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Strengthening Oversight and Regulation of Shadow Banking · PDF file Policy framework for strengthening oversight and regulation of shadow banking entities. 3: This document sets out

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  • Strengthening Oversight and Regulation of Shadow Banking

    Policy Framework for Addressing Shadow Banking Risks in Securities Lending and Repos

    29 August 2013

  • i

    Preface

    Strengthening Oversight and Regulation of Shadow Banking

    The Financial Stability Board (FSB) is publishing final policy documents on Strengthening Oversight and Regulation of Shadow Banking.

    The FSB has focused on five specific areas in which policies are needed to mitigate the potential systemic risks associated with shadow banking:

    (i) to mitigate the spill-over effect between the regular banking system and the shadow banking system;

    (ii) to reduce the susceptibility of money market funds (MMFs) to “runs”;

    (iii) to assess and align the incentives associated with securitisation;

    (iv) to dampen risks and pro-cyclical incentives associated with securities financing transactions such as repos and securities lending that may exacerbate funding strains in times of market stress; and

    (v) to assess and mitigate systemic risks posed by other shadow banking entities and activities.

    The documents published on 29 August 2013 comprise:1

    • An overview of policy recommendations, 2 setting out the FSB’s approach to addressing financial stability concerns associated with shadow banking, actions taken to date, and next steps.

    • Policy framework for addressing shadow banking risks in securities lending and repos. This document sets out recommendations for addressing financial stability risks in this area, including enhanced transparency, regulation of securities financing, and improvements to market structure (ref. (iv) above). It also includes consultative proposals on minimum standards for methodologies to calculate haircuts on non- centrally cleared securities financing transactions and a framework of numerical haircut floors.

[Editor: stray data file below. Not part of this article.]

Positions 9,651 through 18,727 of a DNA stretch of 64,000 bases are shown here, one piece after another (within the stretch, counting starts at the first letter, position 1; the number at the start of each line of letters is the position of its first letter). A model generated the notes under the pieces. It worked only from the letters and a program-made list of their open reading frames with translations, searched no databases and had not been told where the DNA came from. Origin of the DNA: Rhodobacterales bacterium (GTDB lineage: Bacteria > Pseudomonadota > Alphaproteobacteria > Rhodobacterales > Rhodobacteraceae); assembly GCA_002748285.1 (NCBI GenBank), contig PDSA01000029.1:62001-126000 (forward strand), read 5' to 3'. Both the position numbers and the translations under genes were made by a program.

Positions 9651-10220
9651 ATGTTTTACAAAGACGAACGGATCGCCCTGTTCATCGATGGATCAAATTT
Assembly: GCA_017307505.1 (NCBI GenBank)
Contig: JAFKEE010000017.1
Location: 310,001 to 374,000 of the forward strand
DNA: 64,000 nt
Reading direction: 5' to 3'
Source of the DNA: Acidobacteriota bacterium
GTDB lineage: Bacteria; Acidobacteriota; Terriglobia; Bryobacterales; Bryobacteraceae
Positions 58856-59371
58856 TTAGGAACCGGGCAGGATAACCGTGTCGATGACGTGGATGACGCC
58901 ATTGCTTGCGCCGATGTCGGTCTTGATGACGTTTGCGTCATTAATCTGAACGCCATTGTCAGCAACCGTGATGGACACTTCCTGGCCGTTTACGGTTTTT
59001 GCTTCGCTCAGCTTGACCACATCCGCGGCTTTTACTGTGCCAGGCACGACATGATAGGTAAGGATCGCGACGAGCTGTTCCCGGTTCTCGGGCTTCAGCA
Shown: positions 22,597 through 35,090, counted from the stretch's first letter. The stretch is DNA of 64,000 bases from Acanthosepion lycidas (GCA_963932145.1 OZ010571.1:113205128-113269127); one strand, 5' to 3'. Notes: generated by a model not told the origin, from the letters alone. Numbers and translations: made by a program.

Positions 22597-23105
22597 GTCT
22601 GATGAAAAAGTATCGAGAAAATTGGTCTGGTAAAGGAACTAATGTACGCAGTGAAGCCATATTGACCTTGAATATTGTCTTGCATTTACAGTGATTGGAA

1 As for area (i) above, the Basel Committee on Banking Supervision (BCBS) will develop policy recommendations by

    end-2013, with the exception of the work on the scope of prudential consolidation which is expected to be completed in 2014. Some of the proposed policy recommendations have been published for public consultation. Please see Supervisory framework for measuring and controlling large exposures (http://www.bis.org/publ/bcbs246.pdf) and Capital requirements for banks’ equity investments in funds (http://www.bis.org/publ/bcbs257.pdf). As for areas (ii) and (iii) above, the International Organization of Securities Commissions (IOSCO) has developed final policy recommendations in its reports Policy Recommendations for Money Market Funds (http://www.iosco.org/library/pubdocs/pdf/IOSCOPD392.pdf) and Global Developments in Securitisation Markets (http://www.iosco.org/library/pubdocs/pdf/IOSCOPD394.pdf).

    2 http://www.financialstabilityboard.org/publications/r_130829a.pdf.

    http://www.bis.org/publ/bcbs246.pdf http://www.bis.org/publ/bcbs257.pdf http://www.iosco.org/library/pubdocs/pdf/IOSCOPD392.pdf http://www.iosco.org/library/pubdocs/pdf/IOSCOPD394.pdf http://www.financialstabilityboard.org/publications/r_130829a.pdf

  • ii

    • Policy framework for strengthening oversight and regulation of shadow banking entities. 3 This document sets out the high-level policy framework to assess and address risks posed by “Other Shadow Banking” entities and activities (ref. (v) above).

    Background The “shadow banking system” can broadly be described as “credit intermediation involving entities and activities (fully or partially) outside the regular banking system” or non-bank credit intermediation in short. 4 Such intermediation, appropriately conducted, provides a valuable alternative to bank funding that supports real economic activity. But experience from the crisis demonstrates the capacity for some non-bank entities and transactions to operate on a large scale in ways that create bank-like risks to financial stability (longer-term credit extension based on short-term funding and leverage). Such risk creation may take place at an entity level but it can also form part of a complex chain of transactions, in which leverage and maturity transformation occur in stages, and in ways that create multiple forms of feedback into the regular banking system.